Tuesday, 7 July 2015

IdeasTap alternatives for young creatives

Friends, bloggers, fashion designers, lend me your readership.

On the 8th of July, a beloved website of young British creatives will close down. IdeasTap was such an invaluable resource for me in the past couple of years. I haven't mentioned it on this blog before, but I thought it might be relevant to some of my readers. Probably a lot of you are bloggers, writers, designers, artists, models, actors, etc.

I want to share here a few sites which might serve as good alternatives to anyone who, like me, will be feeling the absence of IdeasTap. Or indeed for anyone who's only just heard of it as it's closing down and feels like they missed out on all the fun. A word of warning: although there are many international websites on this list, it will for the most part be a UK-centric article.

Hiive is where Ideastap are directing their users, and where there will still be IdeasTap-funded competitions and projects. This is where the really popular regular opportunities like writing a regular paid column or applying for funding will live for the foreseeable future. I've just signed up myself, and it seems like a really useful resource. The layout is sleek and easy to use, and it still has a lot of the features which IdeasTap is known for. There are groups, jobs listings, and now competitions.

There's something missing though. I think that, unlike IdeasTap, it doesn't have young people specifically at its hear. Setting my profile up just now, I had to pick a level of career, even though there's an option to say you're a student. I think Hiive's users tend to be people who are maybe in their first job or looking for one, whereas IdeasTap - while it can cater for those people - was also good for those just wanting to create something in their spare time while at school. It's still worth signing up to though as pretty much the most similar thing to IdeasTap out there.

Journo Portfolio is another one which I've only just signed up to, though I've heard good things about it from people who I worked with on a student newspaper. This seems like a very neat alternative for anyone who, like me, used Ideastap as a kind of portfolio. It's very easy to use (I just signed up using my Twitter account) and would be good for bloggers who want to showcase some of their best posts alongside work they've published elsewhere.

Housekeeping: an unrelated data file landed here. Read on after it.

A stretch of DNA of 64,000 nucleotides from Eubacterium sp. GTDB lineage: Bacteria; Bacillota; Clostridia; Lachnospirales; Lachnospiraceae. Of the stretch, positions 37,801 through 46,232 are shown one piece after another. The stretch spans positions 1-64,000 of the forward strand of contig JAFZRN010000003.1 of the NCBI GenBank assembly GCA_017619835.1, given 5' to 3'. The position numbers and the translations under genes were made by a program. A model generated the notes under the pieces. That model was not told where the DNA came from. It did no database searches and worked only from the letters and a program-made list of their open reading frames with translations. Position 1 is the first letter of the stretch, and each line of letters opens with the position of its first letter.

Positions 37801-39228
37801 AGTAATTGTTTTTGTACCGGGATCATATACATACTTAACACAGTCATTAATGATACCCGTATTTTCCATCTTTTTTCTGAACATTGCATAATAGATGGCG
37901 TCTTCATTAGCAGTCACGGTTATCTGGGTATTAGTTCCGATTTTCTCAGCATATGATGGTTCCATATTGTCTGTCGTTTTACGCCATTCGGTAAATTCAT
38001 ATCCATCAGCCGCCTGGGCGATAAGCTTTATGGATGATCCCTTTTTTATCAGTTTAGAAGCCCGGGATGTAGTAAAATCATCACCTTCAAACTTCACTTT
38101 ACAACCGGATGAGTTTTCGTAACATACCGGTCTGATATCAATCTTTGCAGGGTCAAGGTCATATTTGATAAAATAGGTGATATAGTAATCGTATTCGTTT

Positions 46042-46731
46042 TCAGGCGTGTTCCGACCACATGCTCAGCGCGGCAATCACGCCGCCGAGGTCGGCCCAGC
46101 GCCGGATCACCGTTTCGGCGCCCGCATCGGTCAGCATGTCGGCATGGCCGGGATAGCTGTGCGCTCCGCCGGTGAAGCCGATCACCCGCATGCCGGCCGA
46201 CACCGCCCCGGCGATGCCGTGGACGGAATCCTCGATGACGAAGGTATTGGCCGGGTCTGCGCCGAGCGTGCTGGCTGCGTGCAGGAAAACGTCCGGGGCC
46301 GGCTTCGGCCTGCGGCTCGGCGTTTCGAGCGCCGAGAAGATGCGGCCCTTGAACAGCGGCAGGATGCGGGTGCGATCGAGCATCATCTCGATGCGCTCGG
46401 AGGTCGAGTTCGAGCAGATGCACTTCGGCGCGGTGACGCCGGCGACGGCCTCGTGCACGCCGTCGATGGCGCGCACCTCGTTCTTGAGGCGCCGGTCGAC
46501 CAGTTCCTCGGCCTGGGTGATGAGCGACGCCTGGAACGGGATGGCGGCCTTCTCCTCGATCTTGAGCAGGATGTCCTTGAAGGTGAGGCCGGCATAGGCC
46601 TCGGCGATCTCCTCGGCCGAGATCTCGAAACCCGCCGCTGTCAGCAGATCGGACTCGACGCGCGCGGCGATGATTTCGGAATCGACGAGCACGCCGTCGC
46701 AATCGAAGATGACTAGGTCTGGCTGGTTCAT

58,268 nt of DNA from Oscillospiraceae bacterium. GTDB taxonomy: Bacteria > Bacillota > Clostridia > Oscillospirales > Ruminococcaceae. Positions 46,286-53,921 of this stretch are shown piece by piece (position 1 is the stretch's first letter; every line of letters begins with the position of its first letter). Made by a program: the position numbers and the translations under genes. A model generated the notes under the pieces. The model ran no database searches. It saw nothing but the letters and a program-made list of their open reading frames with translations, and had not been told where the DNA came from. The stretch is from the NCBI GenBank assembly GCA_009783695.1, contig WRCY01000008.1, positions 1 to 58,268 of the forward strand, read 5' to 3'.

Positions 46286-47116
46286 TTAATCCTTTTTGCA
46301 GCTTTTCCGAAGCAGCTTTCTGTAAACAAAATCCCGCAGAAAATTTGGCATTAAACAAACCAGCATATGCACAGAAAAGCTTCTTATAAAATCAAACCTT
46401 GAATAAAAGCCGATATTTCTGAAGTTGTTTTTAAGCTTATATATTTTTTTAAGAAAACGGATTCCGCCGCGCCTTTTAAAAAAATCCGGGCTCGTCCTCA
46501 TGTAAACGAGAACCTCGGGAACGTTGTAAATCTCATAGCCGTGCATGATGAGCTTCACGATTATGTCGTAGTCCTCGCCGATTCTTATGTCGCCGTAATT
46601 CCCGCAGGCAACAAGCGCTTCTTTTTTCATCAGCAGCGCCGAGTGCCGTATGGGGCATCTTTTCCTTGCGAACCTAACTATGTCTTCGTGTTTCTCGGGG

Although there are no specific guides as to what you can put on your portfolio, the focus is very much journalism. This is fine, though I also used IdeasTap to showcase short stories, poetry, even a play which I co-wrote. Although it has the useful feature of arranging your work by type, I don't think Journo Portfolio is the place for all of that. It's still a very good way of showing your work though, by gathering different publications together in one place.

Behance is effectively the visual equivalent of Journo Portfolio. Again, this is a good place to go if you're now bereft of your favourite place to showcase your work. Both this site and JP obviously don't have everything which IdeasTap had, but they are useful for demonstrating what you can do. Behance has the added benefit of catering to several different creative modes, which you can filter from the main menu. If you're just looking for a photographer, or a fashion designer, it's incredibly simple to narrow down results.

I won't be signing up to this because, aside from my basic levels of design and photography knowledge, I don't have enough visual output to make it worth it. Having looked at it though, Behance seems like a sort of professional Pinterest, and it's easy to get lost browsing other people's artwork! A carefully-curated profile could certainly help you get noticed, and there are actually jobs listings on this one.

YCN (YouCanNow) is more something which you might want to investigate if you're building a brand or business. Membership costs from £120 a year for an individual, so it's certainly an investment. the opportunities and events available certainly seem worth it, though not for people who are just starting out. The website's design is pretty smart, and actually a lot more interesting than your typical sleek site. Perhaps this is one to aspire to join once things are going well!

Other resources

Follow a couple of the Media Jobs UK accounts, Fashion Internships, and any other jobs listings Twitter accounts you can find

Start reading The Financial Diet for career inspiration and tips in a way that doesn't make you stress out or fall asleep with boredom. Chelsea Fagan's personal experiences of becoming a professional writer are especially useful.

It feels a bit corporate, but if you haven't already, make a LinkedIn profile. If nothing else, the jobs listings can be really good, and will show you opportunities from around the world.

Farewell IdeasTap, you were too good for this world (and the current climate of arts-funding). If any of my readers have some more reccommendations, or a different opinion on one of the suggested websites, let me know on Twitter (please note my new handle!) or in the comments. I'll probably be doing another post on this topic or something similar soon.

And if you want to look at my nifty new profiles on Hiive or Journo Portfolio, be my guest!

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